Missions and ministry times for family devotions and worship are often neglected, but are vital patterns for believers’ lives together (based on Matthew 28:18-20; Luke 10:2; Acts 1:8). Some suggestions follow:
Set aside one day a week for a missions emphasis during your family devotions. Read letters from missionaries that your family supports financially or through prayer. If your family does not currently have missionaries to support, spend time determining for whom you will pray and, if possible, financially support as a family. Pray for your missionaries and others who are ministering outside of your local church family, both at home and in other lands. Develop a missions prayer log for the missionaries that your family or church supports.
As a family, do a project for your missionaries. Write a letter, put together a “care” package of goodies, or begin a “gift” fund for a missionary.
As a family, list ways that you can minister to others such as providing meals for sick people, doing chores for people who are ill or restricted, sending notes of encouragement to others, visiting shut-ins, etc. Each week, add to your list and begin prayerfully to do them once a week as a family.
Worship services at home and with your local church family are beneficial for building up every member of your family (based on Hebrews 10:23-25). In addition to the benefit of being personally involved with other believers in worship, your worship time can be extended and enhanced on a regular basis.
Soon after participating in worship services as part of the local body of believers, set aside time for every member of your family to explain what they learned. Also, allow time for each to tell how he plans to respond to the Lord and others as a result of this time of worship.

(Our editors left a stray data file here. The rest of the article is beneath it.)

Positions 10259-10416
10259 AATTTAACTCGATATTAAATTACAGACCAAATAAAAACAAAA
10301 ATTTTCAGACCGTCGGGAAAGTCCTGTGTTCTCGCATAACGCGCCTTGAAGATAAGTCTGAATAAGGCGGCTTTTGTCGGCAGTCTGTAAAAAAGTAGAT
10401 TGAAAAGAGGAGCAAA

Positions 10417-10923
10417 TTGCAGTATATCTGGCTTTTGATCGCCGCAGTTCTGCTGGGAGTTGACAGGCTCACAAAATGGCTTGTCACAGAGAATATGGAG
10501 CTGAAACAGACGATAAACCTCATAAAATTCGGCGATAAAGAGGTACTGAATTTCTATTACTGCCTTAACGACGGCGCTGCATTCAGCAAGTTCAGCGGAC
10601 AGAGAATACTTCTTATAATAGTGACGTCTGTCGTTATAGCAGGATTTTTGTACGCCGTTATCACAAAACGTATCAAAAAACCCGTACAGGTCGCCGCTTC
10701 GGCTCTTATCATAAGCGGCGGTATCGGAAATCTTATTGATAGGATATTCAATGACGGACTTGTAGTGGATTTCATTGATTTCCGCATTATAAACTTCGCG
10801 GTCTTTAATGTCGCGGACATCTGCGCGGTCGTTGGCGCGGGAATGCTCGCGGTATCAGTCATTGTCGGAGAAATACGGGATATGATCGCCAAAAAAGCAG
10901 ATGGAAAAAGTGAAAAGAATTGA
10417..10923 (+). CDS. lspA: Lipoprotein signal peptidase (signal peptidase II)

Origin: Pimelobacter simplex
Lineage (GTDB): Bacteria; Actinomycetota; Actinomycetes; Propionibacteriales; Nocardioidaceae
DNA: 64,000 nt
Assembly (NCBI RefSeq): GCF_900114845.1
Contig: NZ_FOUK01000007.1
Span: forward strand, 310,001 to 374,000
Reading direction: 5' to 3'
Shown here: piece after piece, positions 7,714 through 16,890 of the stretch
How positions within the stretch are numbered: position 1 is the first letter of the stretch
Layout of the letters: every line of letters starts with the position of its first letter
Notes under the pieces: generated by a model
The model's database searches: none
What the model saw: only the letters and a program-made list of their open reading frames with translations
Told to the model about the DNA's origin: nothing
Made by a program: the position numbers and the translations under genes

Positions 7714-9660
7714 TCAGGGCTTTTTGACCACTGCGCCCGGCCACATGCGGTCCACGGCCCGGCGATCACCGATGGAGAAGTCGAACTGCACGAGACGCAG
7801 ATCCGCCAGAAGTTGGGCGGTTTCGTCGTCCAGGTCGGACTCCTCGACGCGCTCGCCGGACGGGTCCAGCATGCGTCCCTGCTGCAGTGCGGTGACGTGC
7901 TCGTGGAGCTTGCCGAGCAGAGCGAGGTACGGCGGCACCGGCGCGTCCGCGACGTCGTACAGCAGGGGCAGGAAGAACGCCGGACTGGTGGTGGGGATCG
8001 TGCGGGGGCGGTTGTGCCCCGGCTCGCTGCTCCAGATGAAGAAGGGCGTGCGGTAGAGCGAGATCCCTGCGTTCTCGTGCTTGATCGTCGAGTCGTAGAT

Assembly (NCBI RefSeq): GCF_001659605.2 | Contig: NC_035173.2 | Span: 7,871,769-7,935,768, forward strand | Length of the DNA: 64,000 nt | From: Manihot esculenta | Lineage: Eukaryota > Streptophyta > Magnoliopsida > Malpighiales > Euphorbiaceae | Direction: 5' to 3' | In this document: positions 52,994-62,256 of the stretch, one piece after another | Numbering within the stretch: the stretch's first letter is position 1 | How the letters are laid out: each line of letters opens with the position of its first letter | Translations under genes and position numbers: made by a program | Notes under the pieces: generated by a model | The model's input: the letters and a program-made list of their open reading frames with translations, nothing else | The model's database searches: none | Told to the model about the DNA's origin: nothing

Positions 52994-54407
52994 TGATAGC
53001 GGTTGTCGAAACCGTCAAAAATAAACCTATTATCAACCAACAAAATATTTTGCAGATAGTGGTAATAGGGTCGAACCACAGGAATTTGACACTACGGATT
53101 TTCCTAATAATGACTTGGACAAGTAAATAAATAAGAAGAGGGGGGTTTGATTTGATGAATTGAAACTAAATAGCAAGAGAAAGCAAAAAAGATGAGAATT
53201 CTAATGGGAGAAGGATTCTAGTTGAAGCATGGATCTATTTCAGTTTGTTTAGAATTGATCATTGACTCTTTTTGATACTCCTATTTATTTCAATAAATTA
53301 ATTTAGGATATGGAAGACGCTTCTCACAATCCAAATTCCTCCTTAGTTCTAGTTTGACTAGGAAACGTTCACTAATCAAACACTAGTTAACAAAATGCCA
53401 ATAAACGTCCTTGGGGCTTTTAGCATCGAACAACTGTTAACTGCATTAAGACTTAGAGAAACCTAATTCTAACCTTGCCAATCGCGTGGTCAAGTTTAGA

Have different family members plan and conduct parts of at-home worship services. You can consider developing your own order of service. This should include Scripture reading, singing, giving toward a specific need, praying together, and even hearing a mini-sermon by a family member. Children particularly enjoy leading portions of services or serving as ushers. Home worship services are also ideal for other families to join with you, since every age group is welcomed and encouraged to participate.

Suggested Plans & Structures For Family Devotions and Worship

Suggestion One - Regular plan for each week:
Day 1 - Missions Emphasis Day
Day 2 - Scripture Memory Recital
Day 3 - Praise, Prayer, and Singing
Day 4 - Study in God’s Word
Day 5 - Giving Thanks and Testimonies
Day 6 - Ministry “Planning & Doing” Time
Day 7 - Worship Day
Suggestion Two - Set aside extended times to examine special needs or problems from a Biblical perspective. For example:
During the first week, investigate and study God’s Word together on your chosen topic.
During the second week, develop a plan to practice what your family has learned together and being faithfully to implement it.
During the third week, each person reports on his progress in following the plan. Each family member memorizes meaningful and applicable verses, recites them during family devotions, and tells how these verse are to be applied personally.
During the fourth week, return to your regular family devotions and worship schedule. On praise/prayer days emphasize what each family member has learned. Recite learned verses on Bible memory day.
Suggestion Three - Study God’s Word for a period of time (one or more weeks) as it relates to current issues and events. Record what you learned as a family.
Suggestion Four - Do a Biblical character study for a week, emphasizing a particular problem or example of godliness from this person’s life. The next week, rehears and act out a specific event in this Biblical character’s life, encouraging each person in your family to contribute and participate.
Suggestion Five - Develop your own family plan.

Conclusion

Family devotional and worship times can be a wonderful time of learning God’s truths and Biblical practice for all family members (based on Deuteronomy 6:6-7; Psalm 111:1-2; Hebrews 10:23-25).
Ministry and discipleship are not to be separated from times of family devotions and worship (based on Jesus’ work in the lives of His disciples).